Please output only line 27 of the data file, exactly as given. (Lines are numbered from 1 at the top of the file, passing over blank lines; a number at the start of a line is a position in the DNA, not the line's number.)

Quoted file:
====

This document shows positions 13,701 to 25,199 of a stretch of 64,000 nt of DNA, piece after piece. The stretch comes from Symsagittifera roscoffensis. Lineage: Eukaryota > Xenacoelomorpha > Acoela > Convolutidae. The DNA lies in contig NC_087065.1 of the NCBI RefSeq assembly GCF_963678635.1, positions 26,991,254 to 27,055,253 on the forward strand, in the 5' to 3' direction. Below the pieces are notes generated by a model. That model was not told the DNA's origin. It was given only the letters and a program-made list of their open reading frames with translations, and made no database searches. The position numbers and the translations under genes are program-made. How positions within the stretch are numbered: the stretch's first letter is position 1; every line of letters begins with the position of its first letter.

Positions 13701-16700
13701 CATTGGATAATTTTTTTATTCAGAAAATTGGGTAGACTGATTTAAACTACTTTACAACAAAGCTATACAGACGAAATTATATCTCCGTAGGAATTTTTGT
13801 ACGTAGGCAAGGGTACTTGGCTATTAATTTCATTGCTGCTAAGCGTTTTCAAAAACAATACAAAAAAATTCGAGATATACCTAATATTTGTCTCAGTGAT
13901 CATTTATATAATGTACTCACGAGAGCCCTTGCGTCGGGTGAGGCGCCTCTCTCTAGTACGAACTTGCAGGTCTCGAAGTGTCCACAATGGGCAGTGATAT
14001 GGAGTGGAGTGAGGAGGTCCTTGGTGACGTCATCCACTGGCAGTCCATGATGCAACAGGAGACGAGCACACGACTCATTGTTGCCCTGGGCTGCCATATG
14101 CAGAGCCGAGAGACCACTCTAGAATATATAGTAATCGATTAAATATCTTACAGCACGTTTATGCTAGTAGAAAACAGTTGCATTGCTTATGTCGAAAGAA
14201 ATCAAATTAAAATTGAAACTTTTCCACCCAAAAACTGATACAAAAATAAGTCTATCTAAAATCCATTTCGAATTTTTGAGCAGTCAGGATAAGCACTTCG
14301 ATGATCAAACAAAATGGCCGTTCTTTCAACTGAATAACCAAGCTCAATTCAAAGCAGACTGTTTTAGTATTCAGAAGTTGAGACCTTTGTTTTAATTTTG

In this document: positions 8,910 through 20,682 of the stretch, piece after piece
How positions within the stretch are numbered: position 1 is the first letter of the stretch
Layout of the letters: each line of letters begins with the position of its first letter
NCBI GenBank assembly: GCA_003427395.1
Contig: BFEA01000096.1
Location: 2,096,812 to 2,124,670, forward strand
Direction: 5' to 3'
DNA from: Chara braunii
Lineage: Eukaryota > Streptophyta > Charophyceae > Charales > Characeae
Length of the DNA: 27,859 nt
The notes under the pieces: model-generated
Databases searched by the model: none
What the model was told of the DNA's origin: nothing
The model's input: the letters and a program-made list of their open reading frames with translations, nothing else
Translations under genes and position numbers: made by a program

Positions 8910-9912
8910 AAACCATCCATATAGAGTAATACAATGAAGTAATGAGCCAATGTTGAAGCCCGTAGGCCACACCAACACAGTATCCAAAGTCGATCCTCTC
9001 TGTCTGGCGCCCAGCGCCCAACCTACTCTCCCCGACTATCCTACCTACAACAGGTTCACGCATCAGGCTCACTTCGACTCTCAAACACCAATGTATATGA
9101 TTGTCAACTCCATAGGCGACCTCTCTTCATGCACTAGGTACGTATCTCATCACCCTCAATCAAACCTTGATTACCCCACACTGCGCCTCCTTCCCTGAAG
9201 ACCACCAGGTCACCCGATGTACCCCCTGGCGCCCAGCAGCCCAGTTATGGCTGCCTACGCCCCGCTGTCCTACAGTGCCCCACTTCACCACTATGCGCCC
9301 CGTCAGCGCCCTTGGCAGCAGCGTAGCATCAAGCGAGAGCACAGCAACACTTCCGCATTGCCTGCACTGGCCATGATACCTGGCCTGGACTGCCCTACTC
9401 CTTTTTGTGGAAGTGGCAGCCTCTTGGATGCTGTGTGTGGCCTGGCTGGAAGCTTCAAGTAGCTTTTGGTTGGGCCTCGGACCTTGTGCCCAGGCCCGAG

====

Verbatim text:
9001 TGTCTGGCGCCCAGCGCCCAACCTACTCTCCCCGACTATCCTACCTACAACAGGTTCACGCATCAGGCTCACTTCGACTCTCAAACACCAATGTATATGA